After sundown on Monday, artists Ken Vincent and Traeger di Pietro unloaded a canvas, easel, and bag of supplies from their cars and carried them out to Christopher Mara’s backyard. A projector — the same one that displays movies every Wednesday at the Chilmark Community Center for the Martha’s Vineyard Film Festival — was turned on, casting a blank white rectangle on the shingled wall of its operator’s home. Mr. Vincent and Mr. di Pietro then set up a French easel and placed a square canvas on its ledge. Blank, like the projection, it begged for the artists’ attention.

Mr. Vincent approached the painting. In shades of blue, he painted a woman’s face on the left side of the canvas. Then simultaneously, Mr. di Pietro added a man wearing a fedora to the image using red paint and charcoal. While the two painted alongside each other, a camera set on a tripod captured their creation in real time, broadcasting the image via the projector onto the side of the shingled house.

Mr. Vincent and Mr. di Pietro were in a sense painting in two places at once, on a canvas and on the side of the house. It’s something they had never tried before. They call it street light art.

Monday night was just the dress rehearsal for the real street light art project they’ve been preparing for the last month. On Saturday, August 16, Mr. Vincent and Mr. di Pietro will set up the easel, light, camera and projector at Edgartown’s Lighthouse Beach. Come nightfall, they will begin a new mixed media painting. As they fill the blank canvas, their brush strokes will be projected onto a surface far more intriguing than weathered cedar shingles — the Edgartown Lighthouse, which the Martha’s Vineyard Museum donated for the artists’ use on Saturday.

A practice run on Monday night. — Meg Robbins

Mr. Vincent and Mr. di Pietro’s goal is for the live projection to be visible from the porch of the Harbor View Hotel, but they are hoping to reach a wider audience than just the hotel’s guests. Any and all who pass by are invited to sit on the beach, or observe from Water street as Mr. Vincent and Mr. di Pietro work on the painting from 8 to 10 p.m.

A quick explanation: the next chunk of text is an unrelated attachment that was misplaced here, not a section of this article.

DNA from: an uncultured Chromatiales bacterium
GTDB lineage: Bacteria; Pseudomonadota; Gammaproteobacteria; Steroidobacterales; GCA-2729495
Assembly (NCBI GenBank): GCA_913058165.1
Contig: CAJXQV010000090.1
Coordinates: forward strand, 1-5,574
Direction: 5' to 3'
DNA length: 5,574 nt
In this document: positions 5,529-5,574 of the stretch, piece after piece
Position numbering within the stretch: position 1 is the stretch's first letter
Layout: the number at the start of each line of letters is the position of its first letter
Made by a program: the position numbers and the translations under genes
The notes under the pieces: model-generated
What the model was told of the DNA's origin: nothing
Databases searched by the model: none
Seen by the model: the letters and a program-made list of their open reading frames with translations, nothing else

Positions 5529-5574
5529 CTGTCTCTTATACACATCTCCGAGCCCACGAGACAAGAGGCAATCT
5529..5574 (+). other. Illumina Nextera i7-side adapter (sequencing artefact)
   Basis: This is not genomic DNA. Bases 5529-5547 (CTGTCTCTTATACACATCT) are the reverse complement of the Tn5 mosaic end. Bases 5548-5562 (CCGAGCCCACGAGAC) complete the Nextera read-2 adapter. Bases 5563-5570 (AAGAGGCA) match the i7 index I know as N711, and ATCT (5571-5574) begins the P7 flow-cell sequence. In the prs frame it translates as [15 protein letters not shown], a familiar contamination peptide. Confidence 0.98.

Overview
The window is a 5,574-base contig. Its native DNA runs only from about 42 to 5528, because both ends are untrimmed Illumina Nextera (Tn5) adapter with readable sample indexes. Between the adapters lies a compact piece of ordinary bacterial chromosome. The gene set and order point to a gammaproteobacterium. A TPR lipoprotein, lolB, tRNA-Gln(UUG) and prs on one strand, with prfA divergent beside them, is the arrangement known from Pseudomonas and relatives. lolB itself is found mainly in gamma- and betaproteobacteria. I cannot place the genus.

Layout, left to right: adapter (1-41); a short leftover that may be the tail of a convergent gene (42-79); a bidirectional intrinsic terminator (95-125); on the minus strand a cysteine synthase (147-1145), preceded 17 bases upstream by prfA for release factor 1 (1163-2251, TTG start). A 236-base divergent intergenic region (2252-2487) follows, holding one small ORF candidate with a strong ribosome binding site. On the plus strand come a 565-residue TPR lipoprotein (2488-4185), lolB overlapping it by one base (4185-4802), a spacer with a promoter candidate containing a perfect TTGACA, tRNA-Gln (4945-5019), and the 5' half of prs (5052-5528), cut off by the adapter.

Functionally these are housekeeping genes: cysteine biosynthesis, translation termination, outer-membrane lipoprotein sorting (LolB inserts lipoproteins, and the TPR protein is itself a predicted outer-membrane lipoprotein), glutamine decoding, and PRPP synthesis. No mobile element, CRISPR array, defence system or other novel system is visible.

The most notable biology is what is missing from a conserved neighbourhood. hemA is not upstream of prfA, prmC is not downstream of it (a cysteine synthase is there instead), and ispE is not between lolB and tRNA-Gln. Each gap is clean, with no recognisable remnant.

Though the artists will not plan every detail of what the final painting will look like, they do have a particular theme in mind.

“We’re going to do a painting of Obama kissing Michelle on the lighthouse in tribute to the president and his wife,” said Mr. di Pietro. “You can’t go wrong with that.”

The painting will be a blend of Mr. Vincent’s geometric abstract style and Mr. di Pietro’s contemporary mixed media style. Though the artists will paint at the same time, there will be no paintbrush sparring. Mr. di Pietro is right-handed and Mr. Vincent is a lefty. They’ve planned their workspace accordingly.

After the event, the artists will put the piece up for sale. Proceeds will be donated to the Martha’s Vineyard Public Charter School art department, where Mr. Vincent teaches, and the National Breast Cancer Foundation, an organization selected by Mr. di Pietro.

Mr. Vincent and Mr. di Pietro said that the end product of this project, however, is far less important than the process of painting it. That’s why they’ve decided to project their artistic process over the course of a couple of hours, and not just an image of the finished painting.

“[The process] is the part that’s generally hidden in all art,” said Mr. Vincent. “You get the final product, but people kind of miss out on that whole experience. It’s kind of like magic and I think the process is so much more important to most artists. That’s the thing we’re all taught, so to let people experience that. In some ways they become a part of it.”

Now that Mr. Vincent and Mr. di Pietro have worked out most of the kinks — the size and sharpness of the projection, how far to station the projector from the lighthouse, what direction to light the painting from so it registers well on camera — they are eager to begin work.

“We don’t know if any of this is going to work, we have no idea, but that’s the best part,” said Mr. di Pietro. “It’s exciting. It’s like a monoprint. You have an idea of what it will look like, but when you send it through the press and it comes out the other end, it’s like, oh, my God.”

But the two have hope for the project’s success.

“If this works the way we think it’s going to work, or even close to the way we think it’s going to work, there’s so many different ways to go with this,” said Mr. Vincent. “We’ve already talked about doing the Steamship Authority boat when it’s docked.”

They’d also love to get more artists and children involved in this type of work in the future. Right now, though, they’re enjoying taking the first steps into new artistic territory.

“It’s projects like this that really make you love making art, when you can kind of be like, oh, wow, I found something new that I actually don’t know that anyone’s ever done before,” said Mr. Vincent. “That’s the holy grail for artists in general. It’s just been really great.”